All drivers must have access to welfare facilities in the premises they visit as part of their work. The HSE have noted that some drivers are not being allowed to use welfare facilities when they deliver commenting that:
‘Preventing access is against the law, equally it’s not the sensible thing to do. Drivers must have access to welfare facilities in the premises they visit as part of their work. Those who already provide reasonable access to toilets and handwashing facilities should continue to do so. With the latest advice for hands to be washed regularly, failure to allow access to welfare facilities may increase the risk of the COVID-19 infection spreading’.
In addition consider:
• To avoid fatigue ensure drivers continue to adhere to required rest breaks while driving. However, be mindful that some
locations may be in lockdown and usual rest locations may be closed.
• Plan safe routes in advance (suitable for your vehicle size and type), remembering that diversions could be in place due to
lockdowns or closures.
• Avoid visiting busy locations, such as cafés and restaurants. Wash hands/sanitise before eating and before returning vehicle.
For delivery drivers organisations should be taking measures to change their usual processes to deliver goods with the minimum of human contact. For example:
• The act of signing for delivery with your fingertip on a screen should stop. It makes sense not to place fingers on widely shared surfaces, however often it is cleaned
• If we know that the recipient of goods is at home/work the simplest process may be to leave the delivery outside the door and then call them to let them know it is there, with the driver waiting an effective outside away from the door to make a visual check that the parcel has been received. They could even take an image of the customer collecting it to confirm
• Whilst (currently) there is limited evidence that there is a high risk of spread of Covid19 from food or packaging, a cautious approach, where practical, may be sensible via the use of gloves, wiping down surfaces and hygiene both from the perspective of the driver and customer.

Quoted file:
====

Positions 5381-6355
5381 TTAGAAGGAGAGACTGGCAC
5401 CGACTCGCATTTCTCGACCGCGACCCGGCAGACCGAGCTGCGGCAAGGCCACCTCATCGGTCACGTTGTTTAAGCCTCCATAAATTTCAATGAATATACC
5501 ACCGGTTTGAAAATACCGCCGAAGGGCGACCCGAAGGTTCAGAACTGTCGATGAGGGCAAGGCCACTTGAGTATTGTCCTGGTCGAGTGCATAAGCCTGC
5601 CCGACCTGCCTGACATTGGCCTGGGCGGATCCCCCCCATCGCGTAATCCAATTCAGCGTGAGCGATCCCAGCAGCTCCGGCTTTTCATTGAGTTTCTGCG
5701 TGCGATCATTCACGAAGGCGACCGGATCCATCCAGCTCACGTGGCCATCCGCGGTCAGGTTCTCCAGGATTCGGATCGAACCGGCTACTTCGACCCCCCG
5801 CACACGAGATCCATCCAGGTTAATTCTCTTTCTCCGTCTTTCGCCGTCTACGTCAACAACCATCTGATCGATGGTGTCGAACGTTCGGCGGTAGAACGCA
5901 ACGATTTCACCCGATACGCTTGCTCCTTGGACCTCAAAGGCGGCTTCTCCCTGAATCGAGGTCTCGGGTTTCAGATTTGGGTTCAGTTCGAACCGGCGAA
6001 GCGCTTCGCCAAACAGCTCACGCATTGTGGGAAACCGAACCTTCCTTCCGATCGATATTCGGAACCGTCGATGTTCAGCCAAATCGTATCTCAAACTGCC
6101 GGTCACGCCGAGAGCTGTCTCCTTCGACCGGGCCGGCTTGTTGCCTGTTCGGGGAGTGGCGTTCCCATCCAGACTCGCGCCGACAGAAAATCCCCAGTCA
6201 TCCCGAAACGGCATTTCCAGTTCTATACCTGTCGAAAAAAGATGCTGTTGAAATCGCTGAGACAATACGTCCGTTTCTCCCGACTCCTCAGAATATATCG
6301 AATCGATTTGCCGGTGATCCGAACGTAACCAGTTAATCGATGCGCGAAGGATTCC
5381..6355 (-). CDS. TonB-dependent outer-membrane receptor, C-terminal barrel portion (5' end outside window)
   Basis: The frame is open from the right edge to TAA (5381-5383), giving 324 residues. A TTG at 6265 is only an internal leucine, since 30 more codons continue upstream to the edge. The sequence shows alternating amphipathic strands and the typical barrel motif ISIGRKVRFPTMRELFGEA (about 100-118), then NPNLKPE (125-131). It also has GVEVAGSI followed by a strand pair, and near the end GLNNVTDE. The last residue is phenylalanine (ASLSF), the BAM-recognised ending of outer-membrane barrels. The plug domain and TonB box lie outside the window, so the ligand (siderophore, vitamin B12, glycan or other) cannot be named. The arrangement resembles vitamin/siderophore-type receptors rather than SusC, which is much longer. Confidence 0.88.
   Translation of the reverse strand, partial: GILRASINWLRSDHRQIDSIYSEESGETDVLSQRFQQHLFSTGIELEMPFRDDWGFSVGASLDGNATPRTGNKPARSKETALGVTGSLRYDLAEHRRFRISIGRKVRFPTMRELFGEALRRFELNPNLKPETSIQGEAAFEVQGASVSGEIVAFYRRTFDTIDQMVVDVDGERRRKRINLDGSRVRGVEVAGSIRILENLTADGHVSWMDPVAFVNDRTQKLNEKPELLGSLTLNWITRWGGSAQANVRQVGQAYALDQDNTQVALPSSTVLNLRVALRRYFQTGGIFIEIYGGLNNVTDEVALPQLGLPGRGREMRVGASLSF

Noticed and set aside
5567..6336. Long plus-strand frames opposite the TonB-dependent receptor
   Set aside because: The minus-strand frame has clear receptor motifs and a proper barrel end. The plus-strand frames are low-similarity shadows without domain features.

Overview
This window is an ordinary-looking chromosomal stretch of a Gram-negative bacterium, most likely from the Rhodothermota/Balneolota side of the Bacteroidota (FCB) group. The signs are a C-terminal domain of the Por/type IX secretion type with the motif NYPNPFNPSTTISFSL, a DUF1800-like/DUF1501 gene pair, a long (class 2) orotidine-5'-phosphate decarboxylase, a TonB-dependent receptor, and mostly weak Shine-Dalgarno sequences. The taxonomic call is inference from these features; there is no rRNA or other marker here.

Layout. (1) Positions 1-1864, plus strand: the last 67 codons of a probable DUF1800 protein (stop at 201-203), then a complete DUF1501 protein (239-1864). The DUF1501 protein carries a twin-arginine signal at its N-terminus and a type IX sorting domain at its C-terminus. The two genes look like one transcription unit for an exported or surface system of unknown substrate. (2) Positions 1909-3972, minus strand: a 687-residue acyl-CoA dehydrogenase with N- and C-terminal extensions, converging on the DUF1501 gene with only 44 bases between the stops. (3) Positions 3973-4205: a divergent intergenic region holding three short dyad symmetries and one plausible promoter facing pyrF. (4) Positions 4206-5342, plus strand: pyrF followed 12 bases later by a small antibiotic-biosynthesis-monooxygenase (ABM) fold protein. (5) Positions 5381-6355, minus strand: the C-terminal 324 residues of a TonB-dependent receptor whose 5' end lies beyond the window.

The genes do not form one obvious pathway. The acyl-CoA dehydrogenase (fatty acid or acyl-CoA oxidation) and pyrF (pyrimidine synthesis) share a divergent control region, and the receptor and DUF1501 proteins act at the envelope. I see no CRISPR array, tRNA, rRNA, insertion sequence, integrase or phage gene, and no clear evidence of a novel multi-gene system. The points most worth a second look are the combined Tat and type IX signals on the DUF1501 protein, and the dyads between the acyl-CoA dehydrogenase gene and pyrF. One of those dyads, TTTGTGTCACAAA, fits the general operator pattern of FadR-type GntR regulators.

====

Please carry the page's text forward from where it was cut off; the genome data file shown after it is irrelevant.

With local and global situations changing by the hour, it’s understandable for employees to want to stay up to date with the latest news and advice and remain in regular contact with friends and loved ones. However, it’s important to refrain from making calls, sending texts, or checking for updates when behind the wheel, as distracted driving significantly increases the chance of being involved in a crash – this includes hands-free use.
WELLBEING AND IMPAIRMENT
The outbreak might affect employees in other areas of their life, including sleeping, eating, worsening of existing health problems, mental wellbeing and increased use of alcohol and drugs; all of which have the potential to significantly impair driving ability.
Encourage employees to support themselves by eating healthy, exercising, getting plenty of sleep and avoiding alcohol and drugs.
Ensure managers are available to talk to if employees feel any area of their life is affecting their safety while driving for work.
Be aware that over-the-counter medicines can have side-effects including dizziness, fatigue, nausea and so on. Check the label of any medication you are taking to make sure you are safe to drive.
OFF LIMIT LOCATIONS
Follow local, national and employer advice on locations that are off-limits, social distancing,crowd size etc.
CARRYING COLLEAGUES / PASSENGERS
If you are required to travel with colleagues and feel uncomfortable doing so during this time, speak to your manager immediately.
• Stress and worry can significantly affect driving. It’s important to re-iterate to drivers at this challenging time not to let external factors negatively influence their attitude and behaviour behind the wheel i.e. getting home safely to loved ones must remain the priority. Once home safely, remember to thoroughly wash your hands again!
• Be mindful that others on the road may be more distracted than usual at this time. Remember that defensive driving is the best protection! Patience and forgiveness of others are good practices and will assist in keeping employees safe.
• Continue to use good lifting practices to avoid injury during material handling activities and remember to wash/sanitise your hands after handling items.